How to Make Peppermint Tea: Five Different Preparation Methods

How to Make Peppermint Tea: Five Different Preparation Methods

Posted by Ashley Davis on

Peppermint tea is a popular herbal tea made from the fresh mint leaves of the mint plant, known as Mentha piperita.

People prefer peppermint over regular tea because of its refreshing flavor and lack of caffeine. Nor does it require milk, making it popular for anyone allergic to dairy/lactose.

This blog will tell you everything you need to know about peppermint tea. We will cover the following:

  • What peppermint tea tastes like
  • The health benefits of peppermint tea
  • The five ways to make peppermint tea

What does peppermint tea taste like?

When you drink a proper cup of peppermint tea, you will taste or feel:

  • A strong, minty taste that awakens your senses.
  • A crisp, cooling effect that comes from the menthol in peppermint.
  • A lack of bitterness, making it a refreshing drink.
  • A fresh and clean feeling in your mouth.

What are the health benefits of peppermint tea?

People add peppermint tea to their daily diet not only for its taste but potential health benefits.

Some common health benefits:

  • Relieving digestive issues and other common ailments like a sore throat.
  • The menthol is an anxiety and stress reliever and helps with treating headaches, migraines and IBS
  • Peppermint's antibacterial properties can prevent bad breath, while its antiviral properties boost the immune system.

Five ways to make peppermint tea

There's more than one way to make a refreshing, hot peppermint tea. Let's explore five methods.

Making peppermint tea from a tea bag

  • Choose a high-quality peppermint tea. Sip Our Mantra Mint Tea Vanilla Peppermint Tea
  • Choose sustainable tea bags. At Magic Hour, we offer NON-GMO Organic Corn Silk Tea bags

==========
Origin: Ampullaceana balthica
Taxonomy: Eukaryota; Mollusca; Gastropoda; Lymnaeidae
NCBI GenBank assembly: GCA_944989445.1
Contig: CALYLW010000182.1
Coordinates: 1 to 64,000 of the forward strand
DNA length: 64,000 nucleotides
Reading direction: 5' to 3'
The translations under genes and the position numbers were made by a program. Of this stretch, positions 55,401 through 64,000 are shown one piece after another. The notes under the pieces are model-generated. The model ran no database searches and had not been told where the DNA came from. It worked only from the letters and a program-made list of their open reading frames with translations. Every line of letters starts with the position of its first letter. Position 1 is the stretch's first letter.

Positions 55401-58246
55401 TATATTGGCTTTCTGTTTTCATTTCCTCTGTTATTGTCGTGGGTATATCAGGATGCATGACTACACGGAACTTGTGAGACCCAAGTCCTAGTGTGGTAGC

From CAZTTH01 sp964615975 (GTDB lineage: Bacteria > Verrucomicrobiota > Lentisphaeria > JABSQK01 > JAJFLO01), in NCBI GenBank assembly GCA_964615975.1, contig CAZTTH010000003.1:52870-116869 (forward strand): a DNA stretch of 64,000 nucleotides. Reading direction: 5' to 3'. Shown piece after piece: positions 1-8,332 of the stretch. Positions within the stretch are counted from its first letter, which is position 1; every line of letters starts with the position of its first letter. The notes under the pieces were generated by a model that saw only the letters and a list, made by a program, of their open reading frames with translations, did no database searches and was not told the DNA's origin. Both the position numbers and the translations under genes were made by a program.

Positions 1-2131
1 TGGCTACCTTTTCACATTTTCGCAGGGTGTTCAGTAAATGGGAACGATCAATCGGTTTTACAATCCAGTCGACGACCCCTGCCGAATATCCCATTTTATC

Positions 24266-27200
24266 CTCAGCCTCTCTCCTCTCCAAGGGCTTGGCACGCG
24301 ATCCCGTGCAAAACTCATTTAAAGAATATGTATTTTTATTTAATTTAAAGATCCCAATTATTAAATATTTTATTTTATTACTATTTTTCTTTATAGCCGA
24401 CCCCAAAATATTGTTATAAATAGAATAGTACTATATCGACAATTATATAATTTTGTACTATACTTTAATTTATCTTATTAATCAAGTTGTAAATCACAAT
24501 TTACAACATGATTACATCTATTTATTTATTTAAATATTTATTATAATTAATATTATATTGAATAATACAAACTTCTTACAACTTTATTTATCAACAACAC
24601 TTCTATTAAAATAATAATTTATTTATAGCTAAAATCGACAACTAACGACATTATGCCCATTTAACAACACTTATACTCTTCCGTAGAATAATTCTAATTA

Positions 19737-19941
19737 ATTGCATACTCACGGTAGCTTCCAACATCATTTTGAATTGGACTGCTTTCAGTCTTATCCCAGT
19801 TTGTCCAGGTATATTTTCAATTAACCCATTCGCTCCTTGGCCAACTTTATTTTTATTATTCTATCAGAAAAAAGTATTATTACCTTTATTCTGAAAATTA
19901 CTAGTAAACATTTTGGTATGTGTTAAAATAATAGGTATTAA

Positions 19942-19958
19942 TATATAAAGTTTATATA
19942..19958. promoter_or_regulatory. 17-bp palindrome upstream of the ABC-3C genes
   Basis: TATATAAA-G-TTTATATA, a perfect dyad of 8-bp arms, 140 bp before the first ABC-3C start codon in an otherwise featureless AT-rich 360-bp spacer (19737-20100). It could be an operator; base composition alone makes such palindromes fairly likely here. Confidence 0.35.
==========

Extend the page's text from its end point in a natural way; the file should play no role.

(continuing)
• You will need 250ml of water per tea bag. Heat the water before it hits boiling point (approximately 200°F/93°C. You can use a specialized teapot like the Magic Hour teapot for precise temperature controls.
  • Place the tea bag in your cup and gently pour the hot water. 
  • Wait up to seven minutes for the teabag to steep. The longer it steeps, the stronger the flavor. However, letting it steep for too long can turn the taste bitter.
  • Take the tea bag out and take slow and steady sips.

For extra sweetness, add honey or your preferred sweetener.

Making peppermint tea from a tea strainer

In this method, you will need one tablespoon of dried peppermint leaves per cup. Put the leaves in a tea in a mesh strainer.

Heat the water to 200°F/93°C and pour it over the leaves in the strainer, filling the cup. Let it steep for up to seven minutes.

After steeping, remove the tea strainer from the cup, pressing lightly to extract maximum flavor from the leaves.

This method produces a pure and refreshing cup of peppermint tea. To maximize the taste of peppermint:

  • Use fresh peppermint leaves.
  • Add extra mint
  • Cover the cup while steeping to trap the steam and essential oils.

Making fresh peppermint tea

Another way to make peppermint tea is by using an infuser mug. The steps are as follows:

  • Take a tablespoon of fresh leaves. Look for vibrant, green leaves without any brown spots or signs of wilting, as these will give you the freshest flavor.
  • Gently rinse the tea leaves under cold water to remove any dirt or potential pesticides.
  • Pat the leaves dry.
  • Take a handful of the fresh mint leaves and lightly crush them in your hands to release the essential oils that enhance the flavor.
  • Place the crushed leaves into the infuser part of your mug and add water just below the boiling point. Ensure the water covers the leaves completely for proper infusion.
  • Let it steep for up to seven minutes.
  • Lastly, remove the infuser from the mug before drinking.

Making iced peppermint tea

Feeling hot? Peppermint tea tastes just as good cold!

For iced tea, you usually need a stronger brew because the ice cubes will dilute the flavor, so use about one tablespoon of fresh peppermint leaves or one teaspoon of dried leaves for every eight ounces of water.